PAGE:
#52weeksofnaturepoetry, Poetry

#52weeksofnaturepoetry Week 23 – Old Timers

In return for appreciation of its rays, the sun

bestows cloaks on everything it touches.  Swishy

cuts of darkness, lengthening or shortening

depending on the gift giver’s fancy.

But what of those it rarely touches, beings

which get only the sparsest sprinklings of gold, or

are shunned by it altogether, existing within

those cloaked spaces?

Are they ever considered by anyone?

Patches of green everywhere,

ranging from

vast and feathered ferns

to mosses and liverworts

with minute leaves and ruffles,

often wet to the touch and covered in curious

craters and mini umbrellas

rising like antennae.

All of them survivors

making the most

of their surroundings;

reproducing via spores,

not seeds or pups.

They’ve endured for eons, needing to evolve little

compared to many species.

So, exactly how much thought do we give these primitive old timers?

Barely any

unless

they’re messing with the neatness

of our preciously manicured gardens.

This poem is part of a project I’m doing to raise money for the RSPB, a UK wildlife conservation and protection charity. Being autistic, nature is often my only place of solace, and I want to do all I can to protect it. As I’m not very comfortable around other people, most of the standard ways of helping out (volunteering, ‘traditional’ fundraisers etc.) were not a good fit for me, so I came up with #52weeksofnaturepoetry, where I have to post a nature poem here on this blog each week for an entire year without fail.

If you’d like to help, please share this poem to encourage others to take joy in nature, and if you have the time and means to donate, you can do so here. Let’s help keep our wildlife wild!

Poetry

Crude

Pine fresh, they say
stepping from the dark pool
that was flora, that was fauna,

that was lost, that was found
and now is used. Its lifeblood spilt.
Split into molecules, measured for worth, for potential
for making cloaks of green paper
with no chance to rest.

The ghosts of it chant as they chug from engines
itching to join the mists and rain back into the soil that was home.

Some do, only to find they have become poison and turn the earth black.

Poetry

On a spring day

Her name is made of leaves

as she cups the sun in her hands

and turns it into golden liquid, elixir

blood, life.

Her face is of soil, is of water,

drawing, drawing

until her heart turns green, then red

and erupts

for the bees to collect.

Her pieces fill their baskets

and they spread her fingers everywhere.

Sparks for everything she touches.

 

Poetry

Nice Trip

I’ve been known to trip on air.

And not merely stumble,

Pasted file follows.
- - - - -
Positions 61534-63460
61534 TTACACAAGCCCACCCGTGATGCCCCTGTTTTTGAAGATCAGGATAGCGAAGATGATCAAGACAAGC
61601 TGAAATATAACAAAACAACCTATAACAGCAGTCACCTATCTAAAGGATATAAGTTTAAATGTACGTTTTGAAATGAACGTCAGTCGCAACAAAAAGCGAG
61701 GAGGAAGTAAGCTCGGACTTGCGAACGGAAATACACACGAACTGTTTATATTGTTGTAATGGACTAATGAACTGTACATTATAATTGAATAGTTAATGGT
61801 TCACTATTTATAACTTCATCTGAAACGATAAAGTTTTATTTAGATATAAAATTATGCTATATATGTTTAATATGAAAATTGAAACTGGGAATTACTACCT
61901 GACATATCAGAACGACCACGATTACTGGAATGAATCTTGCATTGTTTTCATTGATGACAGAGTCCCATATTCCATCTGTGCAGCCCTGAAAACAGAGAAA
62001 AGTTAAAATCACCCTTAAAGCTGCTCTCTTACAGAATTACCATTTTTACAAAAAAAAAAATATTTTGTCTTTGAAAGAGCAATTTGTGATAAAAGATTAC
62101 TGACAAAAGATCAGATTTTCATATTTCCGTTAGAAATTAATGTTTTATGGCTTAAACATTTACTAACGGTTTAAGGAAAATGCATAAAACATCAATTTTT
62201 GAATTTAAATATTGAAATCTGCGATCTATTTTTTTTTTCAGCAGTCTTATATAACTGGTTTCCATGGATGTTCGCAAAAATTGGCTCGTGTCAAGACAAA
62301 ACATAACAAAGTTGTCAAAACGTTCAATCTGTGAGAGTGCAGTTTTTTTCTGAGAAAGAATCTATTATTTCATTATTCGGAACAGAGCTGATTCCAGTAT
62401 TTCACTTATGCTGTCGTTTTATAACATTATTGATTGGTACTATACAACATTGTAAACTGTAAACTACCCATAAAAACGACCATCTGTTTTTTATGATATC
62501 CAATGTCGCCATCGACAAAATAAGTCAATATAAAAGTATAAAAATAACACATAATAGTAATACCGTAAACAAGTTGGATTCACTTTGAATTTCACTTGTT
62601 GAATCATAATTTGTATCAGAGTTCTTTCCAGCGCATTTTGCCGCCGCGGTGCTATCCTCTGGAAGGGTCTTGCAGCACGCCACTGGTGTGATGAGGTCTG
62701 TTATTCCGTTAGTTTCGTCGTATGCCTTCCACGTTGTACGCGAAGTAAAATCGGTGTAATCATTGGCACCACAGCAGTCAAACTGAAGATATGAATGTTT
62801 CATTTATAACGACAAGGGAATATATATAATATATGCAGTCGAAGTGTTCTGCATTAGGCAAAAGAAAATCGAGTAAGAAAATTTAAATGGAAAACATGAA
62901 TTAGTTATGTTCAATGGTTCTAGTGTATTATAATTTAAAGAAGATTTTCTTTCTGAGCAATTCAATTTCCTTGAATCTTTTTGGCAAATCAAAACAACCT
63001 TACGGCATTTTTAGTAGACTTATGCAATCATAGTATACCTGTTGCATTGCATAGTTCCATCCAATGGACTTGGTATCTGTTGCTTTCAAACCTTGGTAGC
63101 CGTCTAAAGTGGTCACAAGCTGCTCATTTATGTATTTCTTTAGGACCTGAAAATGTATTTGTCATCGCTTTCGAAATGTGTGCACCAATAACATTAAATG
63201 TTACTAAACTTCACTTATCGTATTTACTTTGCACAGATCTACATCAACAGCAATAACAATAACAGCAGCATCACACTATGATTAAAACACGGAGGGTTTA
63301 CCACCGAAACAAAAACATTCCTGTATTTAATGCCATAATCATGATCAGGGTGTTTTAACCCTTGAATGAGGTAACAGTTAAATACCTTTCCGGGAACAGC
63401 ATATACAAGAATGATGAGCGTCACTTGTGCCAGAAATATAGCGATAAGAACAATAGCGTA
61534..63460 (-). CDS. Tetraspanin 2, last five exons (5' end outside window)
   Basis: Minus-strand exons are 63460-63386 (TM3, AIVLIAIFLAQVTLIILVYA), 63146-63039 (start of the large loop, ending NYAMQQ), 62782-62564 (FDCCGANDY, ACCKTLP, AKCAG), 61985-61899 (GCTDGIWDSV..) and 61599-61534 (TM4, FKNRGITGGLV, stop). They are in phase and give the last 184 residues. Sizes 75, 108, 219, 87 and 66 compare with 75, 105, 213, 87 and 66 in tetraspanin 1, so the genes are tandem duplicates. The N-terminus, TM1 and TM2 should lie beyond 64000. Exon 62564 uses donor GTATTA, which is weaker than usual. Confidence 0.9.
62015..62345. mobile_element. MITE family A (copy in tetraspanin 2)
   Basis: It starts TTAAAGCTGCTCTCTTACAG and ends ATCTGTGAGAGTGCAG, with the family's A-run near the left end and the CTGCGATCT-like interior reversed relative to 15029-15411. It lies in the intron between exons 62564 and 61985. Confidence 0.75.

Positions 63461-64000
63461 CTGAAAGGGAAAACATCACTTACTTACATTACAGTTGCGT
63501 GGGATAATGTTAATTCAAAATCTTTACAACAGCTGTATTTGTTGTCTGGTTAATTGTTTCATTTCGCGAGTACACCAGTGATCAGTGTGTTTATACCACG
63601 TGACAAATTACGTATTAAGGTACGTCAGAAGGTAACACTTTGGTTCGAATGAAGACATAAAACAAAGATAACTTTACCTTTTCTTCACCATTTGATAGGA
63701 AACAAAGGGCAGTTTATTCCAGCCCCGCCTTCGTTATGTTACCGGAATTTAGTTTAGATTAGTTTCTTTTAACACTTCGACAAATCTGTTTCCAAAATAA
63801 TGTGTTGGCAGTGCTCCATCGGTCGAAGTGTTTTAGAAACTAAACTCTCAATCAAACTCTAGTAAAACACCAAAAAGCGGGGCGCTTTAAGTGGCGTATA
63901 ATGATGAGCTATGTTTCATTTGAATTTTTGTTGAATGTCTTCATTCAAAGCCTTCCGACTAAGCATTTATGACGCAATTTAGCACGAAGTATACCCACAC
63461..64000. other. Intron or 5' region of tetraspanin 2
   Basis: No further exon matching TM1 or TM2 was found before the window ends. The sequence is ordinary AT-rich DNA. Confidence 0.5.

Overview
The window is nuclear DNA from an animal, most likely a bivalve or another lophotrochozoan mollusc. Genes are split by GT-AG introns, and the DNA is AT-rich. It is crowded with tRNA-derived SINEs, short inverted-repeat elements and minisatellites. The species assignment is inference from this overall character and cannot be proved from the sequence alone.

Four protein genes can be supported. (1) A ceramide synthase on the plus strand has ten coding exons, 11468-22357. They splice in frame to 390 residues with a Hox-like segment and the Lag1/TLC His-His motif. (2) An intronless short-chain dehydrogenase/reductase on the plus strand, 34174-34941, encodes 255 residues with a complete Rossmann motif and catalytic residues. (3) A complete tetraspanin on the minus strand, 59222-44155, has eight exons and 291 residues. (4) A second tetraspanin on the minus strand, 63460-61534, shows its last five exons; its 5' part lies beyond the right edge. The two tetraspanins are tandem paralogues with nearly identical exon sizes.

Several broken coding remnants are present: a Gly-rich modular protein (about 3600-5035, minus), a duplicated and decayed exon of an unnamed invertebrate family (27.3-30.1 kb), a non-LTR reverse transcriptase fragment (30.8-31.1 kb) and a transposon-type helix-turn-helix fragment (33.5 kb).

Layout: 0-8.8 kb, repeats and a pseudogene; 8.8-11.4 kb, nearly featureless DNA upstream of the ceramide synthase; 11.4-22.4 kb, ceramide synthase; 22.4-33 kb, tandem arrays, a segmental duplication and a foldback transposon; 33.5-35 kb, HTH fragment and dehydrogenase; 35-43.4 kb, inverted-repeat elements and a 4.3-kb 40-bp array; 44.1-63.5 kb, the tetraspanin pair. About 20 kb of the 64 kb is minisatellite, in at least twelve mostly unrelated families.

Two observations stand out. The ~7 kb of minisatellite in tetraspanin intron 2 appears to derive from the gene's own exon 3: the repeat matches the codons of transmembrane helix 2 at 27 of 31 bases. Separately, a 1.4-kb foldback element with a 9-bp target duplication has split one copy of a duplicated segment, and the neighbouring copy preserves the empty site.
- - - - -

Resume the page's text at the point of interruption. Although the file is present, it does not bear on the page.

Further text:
but fall headfirst into

 

a tree, lamppost, grass, concrete.

 

Some times are more painful than others.

 

People tell me it’s lack of attention,

that my head

is so far in the clouds

I can’t see what’s right in front of me.

But I promise you,

it’s just air.

 

How can I avoid air?

 

Now don’t be silly, even if

I hold my breath,

it’ll still be around me.

 

My theory is a little different.

I think I get drunk

on the vibrancy in my head

and the earth gets jealous.

It believes it can never

live up

to such standards,

and so seeks to jog them

from my mind.

 

What it forgets

is that in order to think

such wonderful, impossible things,

I must first learn to appreciate

the real, the possible.

 

Otherwise, there is no foundation

for me to then sculpt with.

Poetry

A Day with Rain

The earth drinks.

Gulping down the sweat of clouds

like a thirsty doe whose energy

has all but been spent rearing her fawns.

 

Gullies are overrun by rivers;

old newspapers float by,

tiny boats setting sail for new land.

 

Giant mushrooms are held by the statues waiting

for the bus to stop by.

shielding the stone faces from incessant drops.

 

 

Poetry

A prolonged tea break

I’m sitting on top of a ladder, balanced on the rung

gazing down at the world.

Stars are beaded into my hair

and moon dust glitters on my cheeks.

My clothes are patched with space junk

and I’ve tired myself out signing to the satellite

that I don’t want to come down.

They’ve asked me to move, to go back

to earth and mingle with the life once more.

I don’t want to risk my health – there’s a plague

of humans itching to infect me.

To ask me, to corrupt me.

Even Hades has no time for that.

Poetry

Water Nymph

Sometimes I think I’m water.

Well, technically a substantial portion of me is,

but I’m talking about,

you know,

free flowing water.

The kind that freezes when it’s cold,

or pools in shallow dips when it rains,

hangs around in the air

to fluff up

that girl’s neatly straightened hair.

Except it isn’t my form that changes.

It’s my mood,

my entire attitude

to life.

I’m not complaining, just

observing really.

Once I thought it’d be good to be fire.

Then the wind caught my candle

and blew it out.

Poetry

Homecoming

The field is green. So green that it blinds me,

taking over my senses with its scent.

Grass, wildflowers, heather. Pine

off in the distance. And you.

All earth and petals, brambles and silky leaves.

You run your fingers through the long fluffy tails

reaching up to your hips, a smile lingering

at the corners of your mouth.

Welcome home, you say,

and I am welcomed by a cloud of

meadow browns and common blues.

Poetry

Upturned paint tins

Shelter; storms gather as we escape

down the grassy staircase, vines

threaten to catch our ankles.

The ground splits open on the final

step. We’re swallowed down –

or perhaps suspended – in the giant

stomach of crumbled earth.

The MC appears behind us.

‘Describe how you get your ideas.’